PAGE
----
Hex output is useful when you want to see the content of the packets in question, and it’s often best used when you’re isolating a few candiates for closer scrutiny.

tcpdump -nnvXSs0 icmp

1.6 FILTERING BY SOURCE AND DESTINATION

It’s quite easy to isolate traffic based on either source or destination using src and dst.

tcpdump src 2.3.4.5  
tcpdump dst 3.4.5.6

1.7 FINDING PACKETS BY NETWORK

To find packets going to or from a particular network, use the net option. You can combine this with the src or dst options as well.

tcpdump net 1.2.3.0/24

You can find specific port traffic by using the port option followed by the port number.

tcpdump port 3389  
tcpdump src port 3389

1.9 SHOW TRAFFIC OF ONE PROTOCOL

If you’re looking one particular kind of traffic, you can use tcp (or proto 6), udp (or proto 17) and many others as well.

tcpdump tcp *# same as tcpdump proto 6*

1.10 SHOW ONLY IP6 TRAFFIC

You can also find all IPv6 traffic using the protocol option.

tcpdump ip6

1.11 FIND TRAFFIC USING PORT RANGES

You can also use a range of ports to find traffic.

tcpdump portrange 21-23

1.12 FIND TRAFFIC BASED ON PACKET SIZE

If you’re looking for packets of a particular size you can use these options. You can use less, greater, or their associated symbols that you would expect from mathmatics.

tcpdump less 32  
tcpdump greater 64  
tcpdump <=128

1.13 READING / WRITING CAPTURES TO A FILE

It’s often useful to save packet captures into a file for analysis in the future. These files are known as PACAP (PEE-cap) files, and they can be processed by hundreds of different applications (e.g. Wireshark), including network analyzers, intrusion detection systems, and of course by tcpdump itself.

tcpdump port 80 -w capture_file.pcap

You can read PACAP files by using the -r switch. Note that you can use all the regular commands within tcpdump while reading in a file; you’re only limited by the fact that you can’t capture and process what doesn’t exist in the file already.

tcpdump -r capture_file.pcap

Advanced

2.1 FROM SPECIFIC IP AND DESTINED FOR A SPECIFIC PORT

Let’s find all traffic form 10.5.2.3 going to any host on port 3389.

tcpdump -nnvvS src 10.5.2.3 and dst port 3389

2.2 FIND ONE NETWORK TO ANOTHER

Let’s look for all traffic comming from 192.168.x.x and goning to the 10.x or 172.16.x.x networks, and we’re showing hex output with no hostname resolution and one level of extra verbosity.

tcpdump -nvX src net 192.168.0.0/16 and dst net 10.0.0.0/8 or 172.16.0.0/16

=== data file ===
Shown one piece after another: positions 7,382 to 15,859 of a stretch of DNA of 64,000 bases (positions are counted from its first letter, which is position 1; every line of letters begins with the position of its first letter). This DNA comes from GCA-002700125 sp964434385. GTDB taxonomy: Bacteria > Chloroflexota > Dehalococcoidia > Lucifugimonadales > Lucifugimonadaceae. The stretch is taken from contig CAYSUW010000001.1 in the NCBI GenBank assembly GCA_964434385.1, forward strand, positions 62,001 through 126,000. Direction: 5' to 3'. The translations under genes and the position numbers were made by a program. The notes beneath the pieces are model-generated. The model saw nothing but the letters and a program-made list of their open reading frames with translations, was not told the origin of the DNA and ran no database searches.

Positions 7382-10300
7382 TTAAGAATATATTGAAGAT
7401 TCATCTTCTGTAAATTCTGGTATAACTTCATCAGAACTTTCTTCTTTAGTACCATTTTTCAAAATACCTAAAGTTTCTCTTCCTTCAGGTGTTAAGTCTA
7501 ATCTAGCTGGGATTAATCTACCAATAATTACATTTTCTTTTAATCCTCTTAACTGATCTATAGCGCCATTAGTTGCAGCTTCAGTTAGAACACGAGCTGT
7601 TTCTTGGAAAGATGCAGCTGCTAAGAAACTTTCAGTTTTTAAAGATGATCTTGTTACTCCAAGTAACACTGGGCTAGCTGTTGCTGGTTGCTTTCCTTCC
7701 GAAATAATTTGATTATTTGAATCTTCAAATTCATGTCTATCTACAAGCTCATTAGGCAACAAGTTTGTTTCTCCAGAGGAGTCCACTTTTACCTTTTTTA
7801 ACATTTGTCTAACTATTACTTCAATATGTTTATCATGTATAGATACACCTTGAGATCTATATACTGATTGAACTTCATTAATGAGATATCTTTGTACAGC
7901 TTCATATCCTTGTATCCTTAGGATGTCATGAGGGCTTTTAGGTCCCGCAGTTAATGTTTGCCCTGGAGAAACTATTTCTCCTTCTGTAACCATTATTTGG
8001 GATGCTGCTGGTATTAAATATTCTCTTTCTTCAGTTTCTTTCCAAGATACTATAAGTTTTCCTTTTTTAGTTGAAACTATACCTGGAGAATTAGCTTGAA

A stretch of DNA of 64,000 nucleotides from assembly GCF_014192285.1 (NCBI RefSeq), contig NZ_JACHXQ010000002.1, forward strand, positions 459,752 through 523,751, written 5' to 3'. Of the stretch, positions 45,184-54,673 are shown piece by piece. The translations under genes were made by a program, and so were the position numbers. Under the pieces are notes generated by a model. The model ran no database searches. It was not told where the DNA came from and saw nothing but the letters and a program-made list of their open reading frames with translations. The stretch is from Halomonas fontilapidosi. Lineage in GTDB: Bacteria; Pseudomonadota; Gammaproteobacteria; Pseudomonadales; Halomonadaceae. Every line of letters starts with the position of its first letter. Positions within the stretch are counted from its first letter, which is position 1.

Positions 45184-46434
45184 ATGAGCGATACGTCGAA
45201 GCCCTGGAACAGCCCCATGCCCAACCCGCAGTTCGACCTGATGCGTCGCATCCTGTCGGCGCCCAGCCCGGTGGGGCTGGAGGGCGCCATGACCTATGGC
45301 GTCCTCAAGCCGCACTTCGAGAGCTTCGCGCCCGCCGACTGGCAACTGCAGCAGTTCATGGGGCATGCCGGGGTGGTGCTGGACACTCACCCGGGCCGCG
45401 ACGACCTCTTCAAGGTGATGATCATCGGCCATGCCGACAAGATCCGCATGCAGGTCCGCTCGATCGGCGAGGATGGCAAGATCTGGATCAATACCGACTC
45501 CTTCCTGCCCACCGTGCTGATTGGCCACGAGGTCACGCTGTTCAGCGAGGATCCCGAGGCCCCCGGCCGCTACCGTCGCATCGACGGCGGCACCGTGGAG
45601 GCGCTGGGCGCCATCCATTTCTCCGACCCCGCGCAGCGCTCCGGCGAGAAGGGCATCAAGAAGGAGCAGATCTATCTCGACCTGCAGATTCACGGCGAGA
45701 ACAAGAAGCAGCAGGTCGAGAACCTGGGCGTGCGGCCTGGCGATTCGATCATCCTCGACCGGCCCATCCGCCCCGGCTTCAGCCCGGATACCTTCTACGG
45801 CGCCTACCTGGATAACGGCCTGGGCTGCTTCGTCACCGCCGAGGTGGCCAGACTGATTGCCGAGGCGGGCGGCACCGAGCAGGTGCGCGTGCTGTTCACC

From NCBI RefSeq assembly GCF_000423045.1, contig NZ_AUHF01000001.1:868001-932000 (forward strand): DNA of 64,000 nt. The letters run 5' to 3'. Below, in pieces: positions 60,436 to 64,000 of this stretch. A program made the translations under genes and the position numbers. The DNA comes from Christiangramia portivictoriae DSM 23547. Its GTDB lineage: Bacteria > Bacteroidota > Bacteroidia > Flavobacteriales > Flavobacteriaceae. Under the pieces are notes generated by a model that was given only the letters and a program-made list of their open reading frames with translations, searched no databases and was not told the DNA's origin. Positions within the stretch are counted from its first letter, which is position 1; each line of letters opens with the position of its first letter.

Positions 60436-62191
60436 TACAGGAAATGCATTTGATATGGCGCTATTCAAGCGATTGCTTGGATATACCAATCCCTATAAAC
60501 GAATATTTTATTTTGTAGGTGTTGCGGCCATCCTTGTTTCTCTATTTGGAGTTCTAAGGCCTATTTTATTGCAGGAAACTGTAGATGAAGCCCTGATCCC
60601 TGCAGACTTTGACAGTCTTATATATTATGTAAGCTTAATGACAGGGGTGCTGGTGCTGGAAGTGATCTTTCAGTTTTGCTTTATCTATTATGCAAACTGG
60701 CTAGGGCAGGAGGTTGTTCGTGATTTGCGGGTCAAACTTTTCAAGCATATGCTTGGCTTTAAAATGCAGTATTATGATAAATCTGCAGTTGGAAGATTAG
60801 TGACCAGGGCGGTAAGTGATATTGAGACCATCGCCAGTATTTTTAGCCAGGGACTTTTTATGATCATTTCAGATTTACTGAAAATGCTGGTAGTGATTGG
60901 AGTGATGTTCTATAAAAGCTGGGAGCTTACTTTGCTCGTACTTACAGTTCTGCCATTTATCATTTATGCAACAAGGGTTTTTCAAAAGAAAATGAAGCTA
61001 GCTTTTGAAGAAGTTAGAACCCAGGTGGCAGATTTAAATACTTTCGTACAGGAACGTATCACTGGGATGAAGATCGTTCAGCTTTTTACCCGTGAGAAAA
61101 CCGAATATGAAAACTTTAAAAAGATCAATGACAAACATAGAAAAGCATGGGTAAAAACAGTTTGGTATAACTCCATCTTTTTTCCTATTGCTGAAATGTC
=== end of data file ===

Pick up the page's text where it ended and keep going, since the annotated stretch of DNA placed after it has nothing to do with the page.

2.3 NON ICMP TRAFFIC GOING TO A SPECIFIC IP

This will show us all traffic goning to 192.168.0.2 that is not ICMP.

tcpdump dst 192.168.0.2 and not icmp

2.4 TRAFFIC FROM A HOST THAT ISN’T ON A SPECIFIC PORT

This will show us all traffic from a host and isn’t SSH traffic (assuming default port usage).

tcpdump -vv src mars and not dst port 22

Keep in mind that when you’re building complex queries you minght have to group your options using single quotes. Single quotes are used in order to tell tcpdump to ignore certain special characters—in this case below the “()” brackets. The same technique can be used to group using other expressions such as host, port, net, etc.

tcpdump 'src 10.0.2.4 and (dst port 3389 or 22)'

2.5 ISOLATE TCP FLAGS

You can also use filters to isolate packets with specific TCP flags set.

2.5.1 Isolate TCP RST flags.

tcpdump 'tcp[13] & 4 != 0'  
tcpdump 'tcp[tcpflags] == tcp-rst'

2.5.2 Isolate TCP SYNC flags.

tcpdump 'tcp[13] & 2 != 0'  
tcpdump 'tcp[tcpflags] == tcp-syn'

2.5.3 Isolate packets that have both SYN and ACK flags set.

tcpdump 'tcp[13] = 18'

2.5.4 Isolate TCP URG flags.

tcpdump 'tcp[13] & 32 != 0'  
tcpdump 'tcp[tcpflags] == tcp-urg'

2.5.5 Isolate TCP ACK flags.

tcpdump 'tcp[13] & 16!=0'  
tcpdump 'tcp[tcpflags] == tcp-ack'

2.5.6 Isolate TCP PSH flags.

tcpdump 'tcp[13] & 8!=0'  
tcpdump 'tcp[tcpflags] == tcp-psh'

2.5.7 Isolate TCP FIN flags.

tcpdump 'tcp[13] & 1!=0'  
tcpdump 'tcp[tcpflags] == tcp-fin'

2.5.8 Isolate packets that have both SYN and RST flags set.

tcpdump 'tcp[13] = 6'

2.6 FIND HTTP USER AGENTS

tcpdump -vvAls0 | grep 'User-Agent:'

2.7 CLEARTEXT GET REQUESTS

tcpdump -vvAls0 | grep 'GET'

2.8 FIND HTTP HOST HEADERS

tcpdump -vvAls0 | grep 'Host:'

2.9 FIND HTTP COOKIES

tcpdump -vvAls0 | egrep 'Set-Cookie:|Cookie:'

2.10 FIND DNS TRAFFIC

tcpdump -vvAs0 port 53

2.11 FIND FTP TRAFFIC

tcpdump -vvAs0 port ftp or ftp-data

2.12 FIND NTP TRAFFIC

tcpdump -vvAs0 port 123

2.13 FIND CLEARTEXT PASSWORDS

tcpdump port http or port ftp or port smtp or port imap or port pop3 or port telnet -lA | egrep -i -B5 'pass=|pwd=|log=|login=|user=|username=|pw=|passw=|passwd=|password=|pass:|user:|username:|password:|login:|pass |user '